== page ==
Tachycardia in a 61-Year-Old Woman

Jeffrey Siegelman, MD; Daniel M. Lindberg, MD


June 24, 2015

Physical Examination and Workup

Upon examination, the patient is awake and fully oriented. She is diaphoretic but in no apparent distress. Her temperature is 97°F; her pulse is 160 beats/min; her respiratory rate is 24 breaths/min, with an oxygen saturation of 98%; and her blood pressure is 190/117 mm Hg.

The patient has bilateral exophthalmos with exotropia of the right eye. Her visual acuity is normal, and her extraocular movements are intact.

The neck examination reveals a diffuse, nontender goiter, without nodules or thyroid bruits. The heart is tachycardic, intermittently irregular, and without murmurs. The lungs are clear to auscultation bilaterally. The abdomen is nondistended, soft, and nontender, with no palpable masses. No edema is observed in the extremities.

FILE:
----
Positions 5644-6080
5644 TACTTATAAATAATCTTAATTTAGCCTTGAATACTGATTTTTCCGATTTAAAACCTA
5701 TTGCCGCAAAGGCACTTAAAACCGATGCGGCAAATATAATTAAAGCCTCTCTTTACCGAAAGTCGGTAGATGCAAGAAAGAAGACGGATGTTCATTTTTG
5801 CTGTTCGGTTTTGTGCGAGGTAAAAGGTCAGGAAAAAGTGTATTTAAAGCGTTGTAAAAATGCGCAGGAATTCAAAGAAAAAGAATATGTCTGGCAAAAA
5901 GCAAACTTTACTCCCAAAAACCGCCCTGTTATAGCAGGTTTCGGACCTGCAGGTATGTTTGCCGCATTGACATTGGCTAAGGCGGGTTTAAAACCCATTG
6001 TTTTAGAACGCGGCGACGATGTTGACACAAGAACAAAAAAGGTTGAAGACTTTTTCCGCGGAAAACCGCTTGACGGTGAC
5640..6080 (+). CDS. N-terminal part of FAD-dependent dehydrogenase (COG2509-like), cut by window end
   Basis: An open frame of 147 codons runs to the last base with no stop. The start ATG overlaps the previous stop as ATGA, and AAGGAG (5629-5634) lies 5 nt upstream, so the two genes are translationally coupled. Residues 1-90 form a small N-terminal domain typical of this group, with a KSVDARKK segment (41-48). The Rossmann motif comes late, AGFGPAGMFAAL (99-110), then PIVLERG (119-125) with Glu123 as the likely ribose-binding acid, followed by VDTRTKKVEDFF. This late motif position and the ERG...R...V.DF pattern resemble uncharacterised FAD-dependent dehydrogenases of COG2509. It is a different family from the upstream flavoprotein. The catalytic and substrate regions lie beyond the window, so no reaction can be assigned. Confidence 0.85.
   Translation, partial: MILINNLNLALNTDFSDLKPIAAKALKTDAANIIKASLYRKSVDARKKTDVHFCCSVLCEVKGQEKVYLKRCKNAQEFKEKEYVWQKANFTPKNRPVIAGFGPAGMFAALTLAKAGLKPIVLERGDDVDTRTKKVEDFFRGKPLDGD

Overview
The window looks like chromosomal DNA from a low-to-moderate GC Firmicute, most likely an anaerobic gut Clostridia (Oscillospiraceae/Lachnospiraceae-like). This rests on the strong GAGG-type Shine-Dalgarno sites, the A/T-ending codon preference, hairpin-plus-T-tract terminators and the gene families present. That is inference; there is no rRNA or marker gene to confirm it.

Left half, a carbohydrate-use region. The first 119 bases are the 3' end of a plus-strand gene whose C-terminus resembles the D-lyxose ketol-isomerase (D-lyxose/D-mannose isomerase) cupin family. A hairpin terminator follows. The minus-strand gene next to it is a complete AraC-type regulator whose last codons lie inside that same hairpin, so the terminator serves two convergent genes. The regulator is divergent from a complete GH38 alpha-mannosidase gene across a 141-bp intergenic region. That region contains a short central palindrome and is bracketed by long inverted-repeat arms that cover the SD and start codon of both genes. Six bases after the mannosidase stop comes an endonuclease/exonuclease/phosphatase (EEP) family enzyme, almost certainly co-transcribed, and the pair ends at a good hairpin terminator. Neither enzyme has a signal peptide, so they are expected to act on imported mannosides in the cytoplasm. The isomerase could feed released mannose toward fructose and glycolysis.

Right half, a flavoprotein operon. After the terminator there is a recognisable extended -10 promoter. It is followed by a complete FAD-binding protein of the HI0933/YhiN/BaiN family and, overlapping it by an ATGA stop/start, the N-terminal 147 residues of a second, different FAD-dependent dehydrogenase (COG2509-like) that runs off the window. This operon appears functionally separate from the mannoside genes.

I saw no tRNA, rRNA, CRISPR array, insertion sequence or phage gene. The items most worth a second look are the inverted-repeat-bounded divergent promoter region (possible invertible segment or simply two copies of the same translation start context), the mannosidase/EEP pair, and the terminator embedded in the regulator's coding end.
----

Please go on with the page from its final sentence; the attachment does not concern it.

The neurologic examination reveals normal mentation, intact cranial nerves, intact motor strength and sensation, and normal reflexes. No tremor is noted.

The initial laboratory studies reveal that the patient's complete blood cell count, electrolytes, renal function, and cardiac marker findings are all within normal limits. Plain chest radiography findings are normal. An ECG is obtained (Figure).


Comments on Medscape are moderated and should be professional in tone and on topic. You must declare any conflicts of interest related to your comments and responses. Please see our Commenting Guide for further information. We reserve the right to remove posts at our sole discretion.